21st Century Toxicology

There are two compelling reasons for ending animal testing:

1) It is cruel
Most safety tests conducted on animals are done without anaesthetics or analgesia, and toxic substances can cause immense suffering over long periods of time. Even where regulations require minimum standards of housing and husbandry, these cannot eliminate the fear and distress that animals in laboratories experience on a daily basis.

2) It is ineffective
The biochemistry, physiology, size and lifespan of animals vary according to species (and even breeds) and affect the toxicity of test substances. Substances safe for mice or rats may not be safe for humans and vice versa. Some chemicals, approved as safe following animal tests, have been damaging to humans and have had to be withdrawn.

In April 2015 Lush Prize compiled a short summary paper giving key examples of drugs which have failed after being considered successful in animal tests.
Download Lush Prize – Short list of animal testing failures (PDF).


21st Century Toxicology

21st -Century Toxicology is a new approach to safety testing which is exciting regulators, toxicologists, campaigners and companies around the world. It has become possible because of advances in biology, genetics, computer science and robotics.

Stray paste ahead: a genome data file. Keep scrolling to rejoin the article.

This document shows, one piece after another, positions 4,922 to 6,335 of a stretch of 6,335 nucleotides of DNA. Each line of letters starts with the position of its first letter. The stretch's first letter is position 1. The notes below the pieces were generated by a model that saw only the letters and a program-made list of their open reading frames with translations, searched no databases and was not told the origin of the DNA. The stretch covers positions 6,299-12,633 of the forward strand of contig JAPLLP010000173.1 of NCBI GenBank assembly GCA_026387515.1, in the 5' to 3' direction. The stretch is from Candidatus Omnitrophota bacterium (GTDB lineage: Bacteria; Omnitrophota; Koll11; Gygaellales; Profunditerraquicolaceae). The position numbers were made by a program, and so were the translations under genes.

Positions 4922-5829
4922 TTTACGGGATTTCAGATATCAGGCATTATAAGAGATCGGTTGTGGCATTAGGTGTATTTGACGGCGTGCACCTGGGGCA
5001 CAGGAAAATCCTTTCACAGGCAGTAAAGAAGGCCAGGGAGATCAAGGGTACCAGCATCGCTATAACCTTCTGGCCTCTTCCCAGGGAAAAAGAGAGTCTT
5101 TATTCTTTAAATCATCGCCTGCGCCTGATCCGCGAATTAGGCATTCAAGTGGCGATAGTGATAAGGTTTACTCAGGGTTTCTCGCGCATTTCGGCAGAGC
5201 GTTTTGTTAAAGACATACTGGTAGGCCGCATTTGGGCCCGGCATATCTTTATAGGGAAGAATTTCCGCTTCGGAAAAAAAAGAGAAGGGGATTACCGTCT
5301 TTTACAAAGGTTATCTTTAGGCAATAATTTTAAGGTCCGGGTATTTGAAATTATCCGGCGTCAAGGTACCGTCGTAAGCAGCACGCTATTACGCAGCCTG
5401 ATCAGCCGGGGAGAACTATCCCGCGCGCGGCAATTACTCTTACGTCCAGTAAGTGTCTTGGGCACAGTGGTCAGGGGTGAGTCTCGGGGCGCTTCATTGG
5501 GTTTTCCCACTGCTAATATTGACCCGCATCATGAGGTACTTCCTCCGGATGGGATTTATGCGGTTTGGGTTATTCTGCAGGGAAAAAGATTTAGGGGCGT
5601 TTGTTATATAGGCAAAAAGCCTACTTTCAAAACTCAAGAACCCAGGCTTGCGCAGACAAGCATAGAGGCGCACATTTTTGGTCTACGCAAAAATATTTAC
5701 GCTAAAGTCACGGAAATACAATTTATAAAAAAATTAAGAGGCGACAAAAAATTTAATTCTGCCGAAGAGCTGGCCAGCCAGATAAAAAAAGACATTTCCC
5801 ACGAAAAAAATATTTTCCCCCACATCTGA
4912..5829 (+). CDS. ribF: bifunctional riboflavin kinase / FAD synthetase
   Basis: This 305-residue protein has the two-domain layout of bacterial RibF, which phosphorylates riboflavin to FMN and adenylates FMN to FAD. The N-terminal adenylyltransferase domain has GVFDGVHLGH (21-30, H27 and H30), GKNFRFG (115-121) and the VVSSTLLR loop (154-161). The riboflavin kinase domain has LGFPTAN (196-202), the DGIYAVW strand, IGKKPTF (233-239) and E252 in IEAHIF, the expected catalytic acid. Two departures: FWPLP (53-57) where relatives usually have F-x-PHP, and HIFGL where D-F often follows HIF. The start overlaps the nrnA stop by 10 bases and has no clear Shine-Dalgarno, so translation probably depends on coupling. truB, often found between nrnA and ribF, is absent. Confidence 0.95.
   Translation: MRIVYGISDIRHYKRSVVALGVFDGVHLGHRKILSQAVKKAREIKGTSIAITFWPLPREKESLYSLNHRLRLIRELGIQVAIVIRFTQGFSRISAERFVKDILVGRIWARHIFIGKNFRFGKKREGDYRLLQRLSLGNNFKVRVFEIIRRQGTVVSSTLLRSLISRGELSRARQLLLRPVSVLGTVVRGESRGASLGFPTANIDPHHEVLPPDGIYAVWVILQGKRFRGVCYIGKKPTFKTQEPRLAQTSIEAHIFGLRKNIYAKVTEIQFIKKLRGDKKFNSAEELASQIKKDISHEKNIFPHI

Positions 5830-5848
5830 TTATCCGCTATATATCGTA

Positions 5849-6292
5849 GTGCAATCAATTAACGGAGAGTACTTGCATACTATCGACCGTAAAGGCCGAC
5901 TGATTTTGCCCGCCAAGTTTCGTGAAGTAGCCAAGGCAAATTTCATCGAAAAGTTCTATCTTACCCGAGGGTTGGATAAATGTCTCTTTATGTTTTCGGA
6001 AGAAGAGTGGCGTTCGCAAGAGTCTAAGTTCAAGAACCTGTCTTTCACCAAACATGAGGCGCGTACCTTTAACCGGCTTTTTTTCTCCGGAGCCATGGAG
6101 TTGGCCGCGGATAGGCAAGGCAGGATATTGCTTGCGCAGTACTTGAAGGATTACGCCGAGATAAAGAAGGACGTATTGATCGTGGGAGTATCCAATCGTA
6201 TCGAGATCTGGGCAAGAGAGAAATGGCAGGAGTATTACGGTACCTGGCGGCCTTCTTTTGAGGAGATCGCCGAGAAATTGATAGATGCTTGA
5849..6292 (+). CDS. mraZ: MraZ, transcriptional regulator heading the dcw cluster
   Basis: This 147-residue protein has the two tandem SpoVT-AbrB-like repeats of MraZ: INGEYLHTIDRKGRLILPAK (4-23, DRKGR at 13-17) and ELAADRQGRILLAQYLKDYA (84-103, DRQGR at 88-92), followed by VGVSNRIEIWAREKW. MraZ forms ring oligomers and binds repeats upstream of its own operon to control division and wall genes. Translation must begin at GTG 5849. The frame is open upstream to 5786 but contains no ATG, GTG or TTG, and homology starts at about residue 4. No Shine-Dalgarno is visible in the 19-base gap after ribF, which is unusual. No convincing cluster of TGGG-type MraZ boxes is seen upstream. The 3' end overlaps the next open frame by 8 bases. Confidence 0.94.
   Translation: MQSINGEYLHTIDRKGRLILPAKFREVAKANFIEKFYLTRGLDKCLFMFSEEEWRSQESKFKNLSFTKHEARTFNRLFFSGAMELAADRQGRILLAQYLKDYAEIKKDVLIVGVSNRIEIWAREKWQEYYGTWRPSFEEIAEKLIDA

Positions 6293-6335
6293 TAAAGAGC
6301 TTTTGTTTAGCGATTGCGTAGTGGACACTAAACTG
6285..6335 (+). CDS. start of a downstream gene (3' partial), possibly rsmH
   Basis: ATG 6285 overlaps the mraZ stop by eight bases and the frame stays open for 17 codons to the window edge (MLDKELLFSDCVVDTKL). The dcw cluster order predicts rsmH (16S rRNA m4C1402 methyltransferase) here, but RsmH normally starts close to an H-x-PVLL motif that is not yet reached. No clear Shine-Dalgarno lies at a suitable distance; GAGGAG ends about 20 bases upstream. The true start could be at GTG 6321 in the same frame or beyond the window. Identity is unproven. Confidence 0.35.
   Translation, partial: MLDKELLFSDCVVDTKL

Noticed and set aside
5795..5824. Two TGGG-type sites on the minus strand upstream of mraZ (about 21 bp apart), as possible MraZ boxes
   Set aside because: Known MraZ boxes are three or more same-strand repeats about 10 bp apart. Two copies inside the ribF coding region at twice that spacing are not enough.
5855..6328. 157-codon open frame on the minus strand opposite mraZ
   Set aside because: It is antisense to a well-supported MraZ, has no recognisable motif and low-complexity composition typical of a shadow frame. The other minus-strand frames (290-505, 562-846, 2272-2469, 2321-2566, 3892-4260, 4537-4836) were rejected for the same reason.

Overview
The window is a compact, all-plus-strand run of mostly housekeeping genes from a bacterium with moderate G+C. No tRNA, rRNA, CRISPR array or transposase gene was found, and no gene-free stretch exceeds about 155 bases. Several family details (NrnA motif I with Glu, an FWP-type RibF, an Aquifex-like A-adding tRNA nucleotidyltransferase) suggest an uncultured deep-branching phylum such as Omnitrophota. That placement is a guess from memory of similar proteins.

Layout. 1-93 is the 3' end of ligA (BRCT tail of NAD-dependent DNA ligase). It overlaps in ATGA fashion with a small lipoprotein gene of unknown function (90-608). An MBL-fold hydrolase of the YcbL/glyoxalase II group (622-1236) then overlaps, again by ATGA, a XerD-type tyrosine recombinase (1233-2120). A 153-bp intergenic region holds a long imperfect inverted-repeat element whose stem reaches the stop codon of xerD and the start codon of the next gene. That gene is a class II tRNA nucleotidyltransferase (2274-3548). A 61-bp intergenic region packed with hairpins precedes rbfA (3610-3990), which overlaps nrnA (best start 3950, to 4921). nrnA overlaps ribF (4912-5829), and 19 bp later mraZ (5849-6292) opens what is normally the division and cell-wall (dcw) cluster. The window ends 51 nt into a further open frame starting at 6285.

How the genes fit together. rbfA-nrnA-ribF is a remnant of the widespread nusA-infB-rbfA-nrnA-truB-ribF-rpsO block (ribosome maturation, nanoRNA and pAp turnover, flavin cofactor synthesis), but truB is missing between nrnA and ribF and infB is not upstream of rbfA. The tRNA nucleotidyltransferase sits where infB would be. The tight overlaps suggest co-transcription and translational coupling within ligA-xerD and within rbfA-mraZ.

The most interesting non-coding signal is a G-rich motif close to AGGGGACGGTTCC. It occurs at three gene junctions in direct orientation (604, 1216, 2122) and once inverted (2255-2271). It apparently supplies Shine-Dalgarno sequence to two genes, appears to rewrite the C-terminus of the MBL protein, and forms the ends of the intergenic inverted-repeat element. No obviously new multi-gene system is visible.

21st-Century Toxicology focusses on human ‘toxicity pathways’, the sequences of molecular changes within the body’s cells that follow exposure to a toxic chemical. As these molecular pathways are elucidated for different groups of chemicals and different toxic effects, computer technology will help identify the key steps that can then be used to design non-animal safety tests.

Many of these new tests will be done robotically, providing more cost-effective chemical assessment and helping to clear the backlog of untested substances. They offer better relevance to humans (rather than using mice, rats and rabbits), and will explain the underlying causes of toxicity.

Unlike animal methods, the new tests will help predict human variability and differential effects on embryos, children and adults. And as the superior scientific basis of the new approach is recognised, outdated animal tests will be replaced.

The Black Box Prize offers, in any one year, an award up to the full £250,000 Lush Prize fund for a key breakthrough in human toxicity pathways research.


For more information on 21st-Century Toxicology see:

Humane Society International (video)

National Academy of Sciences Introduction (3pp pdf)

Human Toxicology Project Document (2pp pdf)

US National Academy of Sciences (Book 196pp)